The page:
Dido Sotiriou

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Dido Sotiriou
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Born (1909-02-18)18 February 1909
Aydin, Ottoman Empire
Died 23 September 2004(2004-09-23) (aged 95)
Athens, Greece
Occupation Novelist, journalist, and playwright
Nationality Ottoman, Greek

Dido Sotiriou (née Pappa; alternative spelling: Dido Sotiriu; Greek: Διδώ Σωτηρίου, Turkish: Dido Sotiroğlu; 18 February 1909 – 23 September 2004)[1] was a Greek novelist, journalist, and playwright.

Life

Sotiriou was born in Aydin, in western Anatolia and at that time part of the Ottoman Empire, as the daughter of Evangelos Pappas and Marianthi Papadopoulou,[2] in a wealthy and polyglot bourgeois Rûm family who lived in a stately home. Her childhood, Sotiriou said, appeared to her as an "endless fairy tale". She had two older and two younger siblings. After her father, an entrepreneur, went bankrupt and her family became poor, Dido, who at that time was about eight years old, was sent to her wealthy uncle and his wife in Athens, where later she was educated. Sotiriou later described this separation from her family as "my first experience as a refugee".[3] In 1919 the family moved to Smyrna (now Izmir), at that time occupied by Greece, but in 1922 Turkey repulsed the Greek invasion of Asia Minor (Greek-Turkish War), and Sotiriou's family had to leave Smyrna because of the Greek-Turkish population exchange.[2]

The family landed in the port of Piraeus, where the father worked in the docks and on ships as a clerk. In Athens, she was raised in her aunt's house in the affluent, middle-class milieu. There she completed her studies, attending the French Institute and having as teachers Kostas Paroritis and Sophia Mavroeidis-Papadakis,[2] and later attending the Sorbonne.[4] However, as she herself explained, she developed in that period a strong sense of social justice, especially because of the contrast between her own privileged situation and the humble way of living of her parents and siblings.[5] She became a member of the union and so came to the leftist movement. In 1933 she joined the anti-fascist front. In 1935 she met in Geneva Vladimir Lenin’s comrade Alexandra Kollontai and in 1945 she was cofounder of the Women’s International Democratic Federation in Paris.[2] In 1936 she began her career as a journalist.[2] She fought against the dictatorship of Ioannis Metaxas and later, in the period of Axis occupation, she joined the Communist Party of Greece and worked for an underground anti-fascist newspaper.[4]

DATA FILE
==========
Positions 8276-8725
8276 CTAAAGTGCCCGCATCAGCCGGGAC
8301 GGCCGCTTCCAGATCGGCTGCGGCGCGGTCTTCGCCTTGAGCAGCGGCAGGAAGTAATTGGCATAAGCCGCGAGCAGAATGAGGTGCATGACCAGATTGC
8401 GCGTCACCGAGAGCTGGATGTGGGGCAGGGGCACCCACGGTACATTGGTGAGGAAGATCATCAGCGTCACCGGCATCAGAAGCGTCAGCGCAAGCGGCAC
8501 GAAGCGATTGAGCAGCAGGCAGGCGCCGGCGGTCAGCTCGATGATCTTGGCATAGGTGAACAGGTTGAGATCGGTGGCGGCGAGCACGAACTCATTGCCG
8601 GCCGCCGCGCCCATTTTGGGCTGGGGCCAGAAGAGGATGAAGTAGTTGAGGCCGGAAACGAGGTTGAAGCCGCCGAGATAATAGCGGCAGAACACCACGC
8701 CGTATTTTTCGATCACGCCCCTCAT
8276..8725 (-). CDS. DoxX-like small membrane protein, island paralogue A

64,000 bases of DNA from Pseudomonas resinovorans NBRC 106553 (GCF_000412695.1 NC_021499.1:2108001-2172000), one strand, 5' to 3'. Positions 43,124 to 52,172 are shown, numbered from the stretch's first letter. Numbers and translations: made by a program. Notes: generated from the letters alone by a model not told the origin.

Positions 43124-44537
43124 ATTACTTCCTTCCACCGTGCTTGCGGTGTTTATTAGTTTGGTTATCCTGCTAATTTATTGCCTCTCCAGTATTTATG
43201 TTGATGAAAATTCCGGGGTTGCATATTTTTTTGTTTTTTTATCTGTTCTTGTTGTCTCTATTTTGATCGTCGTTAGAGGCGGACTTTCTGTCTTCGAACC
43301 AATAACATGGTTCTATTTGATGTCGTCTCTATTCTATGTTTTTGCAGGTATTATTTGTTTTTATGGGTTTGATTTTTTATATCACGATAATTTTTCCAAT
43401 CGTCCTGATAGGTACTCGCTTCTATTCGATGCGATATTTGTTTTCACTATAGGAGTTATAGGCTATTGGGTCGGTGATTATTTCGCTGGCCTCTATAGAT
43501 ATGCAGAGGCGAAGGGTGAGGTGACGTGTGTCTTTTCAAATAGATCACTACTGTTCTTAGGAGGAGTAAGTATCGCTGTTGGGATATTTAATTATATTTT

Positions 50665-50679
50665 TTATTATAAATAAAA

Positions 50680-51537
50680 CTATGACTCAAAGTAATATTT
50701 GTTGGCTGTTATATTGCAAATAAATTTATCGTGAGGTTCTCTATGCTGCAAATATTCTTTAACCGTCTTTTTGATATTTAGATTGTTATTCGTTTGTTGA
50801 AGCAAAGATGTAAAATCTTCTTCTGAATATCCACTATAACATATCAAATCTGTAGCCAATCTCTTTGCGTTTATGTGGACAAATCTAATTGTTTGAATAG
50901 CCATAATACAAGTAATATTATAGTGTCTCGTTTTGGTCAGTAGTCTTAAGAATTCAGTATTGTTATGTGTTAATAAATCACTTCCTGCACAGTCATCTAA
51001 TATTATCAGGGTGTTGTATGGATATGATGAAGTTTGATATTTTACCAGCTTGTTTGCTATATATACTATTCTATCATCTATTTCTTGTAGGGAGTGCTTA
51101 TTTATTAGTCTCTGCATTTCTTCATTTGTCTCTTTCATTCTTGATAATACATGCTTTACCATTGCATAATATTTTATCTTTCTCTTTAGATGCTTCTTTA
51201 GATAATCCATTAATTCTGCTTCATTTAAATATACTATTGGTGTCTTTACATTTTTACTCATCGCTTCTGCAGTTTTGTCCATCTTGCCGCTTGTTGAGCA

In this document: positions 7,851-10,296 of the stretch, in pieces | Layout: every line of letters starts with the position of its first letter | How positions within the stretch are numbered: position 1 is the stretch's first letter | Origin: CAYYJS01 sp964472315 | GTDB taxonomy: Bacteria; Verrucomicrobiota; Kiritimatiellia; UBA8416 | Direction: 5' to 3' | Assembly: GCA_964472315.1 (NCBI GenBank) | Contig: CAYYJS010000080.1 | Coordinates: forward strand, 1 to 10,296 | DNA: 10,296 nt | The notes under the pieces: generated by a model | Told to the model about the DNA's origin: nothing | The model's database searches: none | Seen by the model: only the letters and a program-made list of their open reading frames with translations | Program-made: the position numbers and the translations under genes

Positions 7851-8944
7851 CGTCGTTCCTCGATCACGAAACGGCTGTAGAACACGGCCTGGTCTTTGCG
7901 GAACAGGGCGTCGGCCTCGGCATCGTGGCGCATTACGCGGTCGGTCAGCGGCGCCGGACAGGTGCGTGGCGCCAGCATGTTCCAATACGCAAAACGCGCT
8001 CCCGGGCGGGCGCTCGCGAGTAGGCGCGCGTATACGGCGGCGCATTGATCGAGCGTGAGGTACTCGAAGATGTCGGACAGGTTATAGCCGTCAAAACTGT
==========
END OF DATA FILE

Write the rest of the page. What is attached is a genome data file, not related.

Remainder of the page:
Sotiriou declared in a 1989 interview that since the beginning of her political engagement in 1932 she always stood "on the left wing". She was proud of having waived both her inheritance and the patrimony of her aunt, having the goal of being free and being able to do what she wanted.[6]

Traveling to Paris, she met writers as André Malraux, André Gide and Louis Aragon. In the 1950s she herself began to write novels, "to tell the truth."

File:Şirince (doyler79).jpg
The protagonists of "Farewell Anatolia" live in a little Greek Village near Ephesus, like Şirince (pictured).